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Narrowness and imbalance in National Curriculum design

Blog Editor, IOE Digital20 November 2012

Andrew Pollard
A picture of the proposed 2014 National Curriculum for England is gradually emerging. Draft versions of secondary English, maths and science and information about foundation subjects have recently slipped into the public domain. We have had the Early Years Foundation Stage requirements since March, and proposals for primary English, maths and science since June.
So what does this begin to add up to?  How is the Department for Education envisaging the curriculum as a whole, through which learners will progress from birth to 16?
On the one hand, we have the core curriculum for primary schools which is spelt out in immense detail with 52 pages for English, 31 for maths and 40 for science.  On the other hand, one might feel reassured that the Secretary of State does intend to honour his promises to reduce the amount of curricular prescription and give “schools and teachers more freedom to decide how to teach most effectively”. For example, the entire five years of the Early Years Foundation Stage is covered in six pages and it appears that each foundation subject (such as geography, art and PE) is to be described entirely in just two pages covering at least key stages 1-3. With a little more detail, secondary English has been leaked with 6 pages, maths 7 and science 17 – though there may be changes and we can expect exam boards to elaborate.
The apparent brevity of many of these drafts is not necessarily problematic, for it is possible that powerful concepts and significant topics could be identified by rigorous selectivity. Teachers would be able to build on these.  However, it may also be that it is a step too far to limit foundation subject descriptions to just two pages to cover so many years of primary and secondary education – it certainly appears remarkable. With the fragmented information which is available right now, we cannot really judge such matters.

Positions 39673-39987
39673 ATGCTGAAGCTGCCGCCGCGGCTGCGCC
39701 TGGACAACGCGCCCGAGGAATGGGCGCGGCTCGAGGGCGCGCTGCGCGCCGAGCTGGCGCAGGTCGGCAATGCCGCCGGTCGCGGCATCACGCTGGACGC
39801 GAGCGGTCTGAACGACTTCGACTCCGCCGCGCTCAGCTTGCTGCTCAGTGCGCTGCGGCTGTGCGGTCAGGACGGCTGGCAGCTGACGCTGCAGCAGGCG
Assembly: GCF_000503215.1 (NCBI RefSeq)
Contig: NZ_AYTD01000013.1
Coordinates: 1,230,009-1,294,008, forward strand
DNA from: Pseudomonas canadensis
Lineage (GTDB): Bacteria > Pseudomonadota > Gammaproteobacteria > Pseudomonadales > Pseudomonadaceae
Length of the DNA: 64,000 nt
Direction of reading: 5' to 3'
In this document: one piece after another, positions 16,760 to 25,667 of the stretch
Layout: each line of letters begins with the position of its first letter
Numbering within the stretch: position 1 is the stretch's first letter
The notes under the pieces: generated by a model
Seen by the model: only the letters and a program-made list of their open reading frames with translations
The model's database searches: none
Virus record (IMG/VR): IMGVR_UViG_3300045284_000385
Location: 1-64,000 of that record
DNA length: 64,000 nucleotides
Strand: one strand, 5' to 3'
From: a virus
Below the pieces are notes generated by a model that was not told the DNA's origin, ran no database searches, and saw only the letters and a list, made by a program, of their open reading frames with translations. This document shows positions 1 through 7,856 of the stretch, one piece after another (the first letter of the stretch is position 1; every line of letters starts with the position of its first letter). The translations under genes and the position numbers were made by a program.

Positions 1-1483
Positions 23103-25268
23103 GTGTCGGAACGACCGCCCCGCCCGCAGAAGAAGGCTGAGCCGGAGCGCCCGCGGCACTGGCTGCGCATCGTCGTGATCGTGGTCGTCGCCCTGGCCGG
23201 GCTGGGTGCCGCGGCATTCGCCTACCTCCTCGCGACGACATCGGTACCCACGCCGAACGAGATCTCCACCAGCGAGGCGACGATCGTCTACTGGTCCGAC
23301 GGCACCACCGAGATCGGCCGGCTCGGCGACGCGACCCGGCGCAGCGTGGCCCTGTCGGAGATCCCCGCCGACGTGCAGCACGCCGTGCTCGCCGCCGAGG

Nor is it clear how Ministers’ apparent decision to devolve drafting responsibility to handpicked individuals and organisations, as described in a recent Guardian article, will pan out in terms overall curriculum coherence. It is to be hoped that their work is being structured by a framework of principles for curriculum design and by a clear statement of overarching aims for the National Curriculum. If documents on these issues exist, they should certainly be published.  The report of the Expert Panel, to which I contributed, indicated the importance of such aims and principles, but it is not clear whether these issues have been followed up.
But perhaps the most striking feature of the emerging picture is the extraordinary unevenness in the degree of specification. If appearances do not deceive, it seems that primary English, maths and science at Key Stages 1 and 2 may be spelt out, on average, in over 30 times more detail than is expected for each foundation subject over the same key stages. As things stand, they will be specified in 4 times more detail than for the same subjects in secondary education.
So what is going on?  Why is there this huge discrepancy between light touch and centralist prescription? Why is it that primary teachers, in particular, must to be told what to do in such detail?  The benevolent explanation is that Ministers are so committed to raising standards in “the basics” that they really, really want to set out high expectations and leave no room for doubt about what is expected. New Labour Ministers were similarly committed when they introduced the National Strategies.